Tira the zebra foal
In 2019 a zebra foal with a dark coat and white polka dots has been spotted in Kenya’s Masai Mara National Reserve. Zebra stripes are as unique as fingerprints, but Tira’s odd coloration could be the first recorded observation in the Masai Mara. Similar foals have been seen in Botswana’s Okavango Delta. Tira and these other foals have a condition called pseudomelanism, a rare genetic mutation..
A newborn zebra foal with bizarre polka-dot markings has recently been photographed in the Maasai Mara National Reserve in Kenya. This is the first time that this unusual pattern has ever been seen amongst zebras in the Maasai Mara.This rare black zebra foal was first spotted and photographed early one fine September morning near the Mara River by Antony Tira, a respected Maasai tour guide and photographer at the Matira Bush Camp in the Reserve. “At first, I thought it was a zebra that had been captured and painted or marked for purposes of [researching] migration,” Mr. Tira told the Daily Nation, a Kenyan newspaper. “I was confused when I first saw it.” After carefully studying the foal, Mr. Tira realized he was looking at a newborn zebra with a pigment disorder. He photographed the peculiarly marked zebra foal and posted the images to the Matira Bush Camp’s Facebook page. According to the Daily Nation, the photographs generated a lot of attention and unleashed a human “stampede” in the reserve. Everyone wanted to see this foal. Tour guides were quickly enlisted to take eager tourists and photographers to the lookout area where the newborn zebra and his mother were located.
The following morning, and before the news got out in a big way, several more people saw this rare zebra foal.“I was out looking for rhinos to photograph early that morning”, said Frank Liu, a professional photographer who provided the pictures of this foal for this piece. “We spent a couple hours [searching] around sunrise and failed. That’s when we stumbled upon this mutated zebra that was discovered just the day before.” Mr. Liu’s reaction was similar to Mr. Tira’s the previous morning. “At first glance, he looked like a different species altogether,” Mr. Liu said in email. Although he’d never seen such a strangely marked zebra before, Mr. Liu quickly realized Tira’s striking appearance is the result of a pigment disorder.
This rare zebra foal was given the name, “Tira”.“The name ‘Tira’ was coined by the local Maasai guide who first found him on Sep 13,” Mr. Liu explained in email. “There is a general rule within the park; whoever finds an animal of significance gets to name it. Tira was the surname of the guide who found him.” This rare black zebra is probably not “pseudo-melanistic”. Because this zebra foal has some white spots and a few small, incomplete white stripes, it is not completely black, so its distinctive coat pattern has been described in the media as “pseudo-melanistic”. (Keep in mind that zebra foals are chocolate brown with white stripes when they’re born and the brown darkens to black as the animal matures).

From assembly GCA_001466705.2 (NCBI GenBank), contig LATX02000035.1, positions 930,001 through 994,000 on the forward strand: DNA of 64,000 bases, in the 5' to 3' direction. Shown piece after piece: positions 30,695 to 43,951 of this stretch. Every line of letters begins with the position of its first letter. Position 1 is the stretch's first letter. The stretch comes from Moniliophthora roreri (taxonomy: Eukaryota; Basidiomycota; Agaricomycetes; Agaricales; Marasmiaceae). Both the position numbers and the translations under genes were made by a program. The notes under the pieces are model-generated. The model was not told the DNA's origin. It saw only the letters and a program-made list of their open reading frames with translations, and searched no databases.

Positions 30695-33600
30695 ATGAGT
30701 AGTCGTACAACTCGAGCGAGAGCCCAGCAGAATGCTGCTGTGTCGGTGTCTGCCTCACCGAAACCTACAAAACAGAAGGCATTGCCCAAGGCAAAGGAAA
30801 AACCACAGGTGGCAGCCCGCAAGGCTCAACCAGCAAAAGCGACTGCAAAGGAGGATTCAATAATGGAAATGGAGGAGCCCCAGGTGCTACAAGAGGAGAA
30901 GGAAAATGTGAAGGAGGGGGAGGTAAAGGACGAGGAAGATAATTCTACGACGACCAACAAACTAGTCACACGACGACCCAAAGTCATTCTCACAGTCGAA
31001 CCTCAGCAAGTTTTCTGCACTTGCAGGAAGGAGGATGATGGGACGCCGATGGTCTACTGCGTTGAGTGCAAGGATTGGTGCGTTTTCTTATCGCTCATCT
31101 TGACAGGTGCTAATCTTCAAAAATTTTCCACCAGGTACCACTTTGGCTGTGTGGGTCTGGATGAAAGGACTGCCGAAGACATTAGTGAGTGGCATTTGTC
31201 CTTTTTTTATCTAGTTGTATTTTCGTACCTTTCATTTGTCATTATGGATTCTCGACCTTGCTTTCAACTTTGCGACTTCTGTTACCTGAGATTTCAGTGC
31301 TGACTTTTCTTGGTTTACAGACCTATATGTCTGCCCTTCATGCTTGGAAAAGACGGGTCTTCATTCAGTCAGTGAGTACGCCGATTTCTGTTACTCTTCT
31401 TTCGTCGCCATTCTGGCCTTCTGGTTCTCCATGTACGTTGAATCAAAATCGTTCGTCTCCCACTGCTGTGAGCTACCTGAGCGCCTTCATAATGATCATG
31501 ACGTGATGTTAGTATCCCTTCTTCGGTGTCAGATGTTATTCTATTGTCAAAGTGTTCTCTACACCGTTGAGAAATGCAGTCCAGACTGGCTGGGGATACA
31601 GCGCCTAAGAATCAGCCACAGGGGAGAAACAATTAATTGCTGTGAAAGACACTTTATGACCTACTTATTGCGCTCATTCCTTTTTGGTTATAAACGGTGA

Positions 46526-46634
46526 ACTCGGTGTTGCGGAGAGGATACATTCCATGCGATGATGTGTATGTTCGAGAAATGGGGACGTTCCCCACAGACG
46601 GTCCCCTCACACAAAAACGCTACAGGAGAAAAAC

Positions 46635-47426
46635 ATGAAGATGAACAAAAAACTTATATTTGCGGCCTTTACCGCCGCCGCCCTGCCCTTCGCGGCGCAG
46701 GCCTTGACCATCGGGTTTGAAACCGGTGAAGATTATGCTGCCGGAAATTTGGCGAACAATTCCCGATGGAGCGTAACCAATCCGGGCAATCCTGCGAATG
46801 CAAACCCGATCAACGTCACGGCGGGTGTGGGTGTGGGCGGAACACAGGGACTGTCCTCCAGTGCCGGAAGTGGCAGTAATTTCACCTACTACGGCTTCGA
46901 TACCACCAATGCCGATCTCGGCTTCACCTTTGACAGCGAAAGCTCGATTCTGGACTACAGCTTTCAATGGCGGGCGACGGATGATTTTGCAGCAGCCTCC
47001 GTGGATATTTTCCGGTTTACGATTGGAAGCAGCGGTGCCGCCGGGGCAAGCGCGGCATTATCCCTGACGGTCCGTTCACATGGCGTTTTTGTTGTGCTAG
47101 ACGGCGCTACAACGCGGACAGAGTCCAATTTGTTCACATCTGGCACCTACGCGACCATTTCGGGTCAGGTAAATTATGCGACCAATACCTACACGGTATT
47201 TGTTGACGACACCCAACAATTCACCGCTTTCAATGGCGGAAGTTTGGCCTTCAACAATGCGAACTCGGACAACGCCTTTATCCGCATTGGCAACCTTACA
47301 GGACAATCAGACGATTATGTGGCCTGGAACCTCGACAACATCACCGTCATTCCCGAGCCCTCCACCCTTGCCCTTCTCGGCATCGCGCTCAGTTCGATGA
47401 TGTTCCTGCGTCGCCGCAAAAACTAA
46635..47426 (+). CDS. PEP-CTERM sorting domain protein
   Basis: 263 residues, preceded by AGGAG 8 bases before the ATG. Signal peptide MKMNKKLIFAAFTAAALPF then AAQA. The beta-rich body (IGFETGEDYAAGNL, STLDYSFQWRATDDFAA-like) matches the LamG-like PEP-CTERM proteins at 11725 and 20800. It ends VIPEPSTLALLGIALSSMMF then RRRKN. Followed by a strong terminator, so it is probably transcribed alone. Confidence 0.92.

Courtesy: GrrlScientist at Forbes.com
PREVIOUSLY IN VUMBURA BOTSWANA IN 2014 (more stripes than polka dots)
Earlier this month Michael Fitt came across a newborn zebra in the north-western area of the Okavango Delta, in Vumbura Concession. The zebra has a rather amazing dark colour due to a small genetic abnormality linked to the amount of melanin affecting the pigmentation of the fur.
There have been at least three other dark zebras born like this in the area however none of them have reached more than 6 months old with the last foal born of this kind facing its demise to hyenas within a few months.
Unfortunately if you stand out from the crowd you are a target. Due to other abnormalities of this nature some scientist’s claim that zebra’s stripes are formed from the inhibition of melanin and that the “default” colour of a zebra is black. In other words, a zebra is black with white stripes.
Courtesey: Africa Geographic - May 2014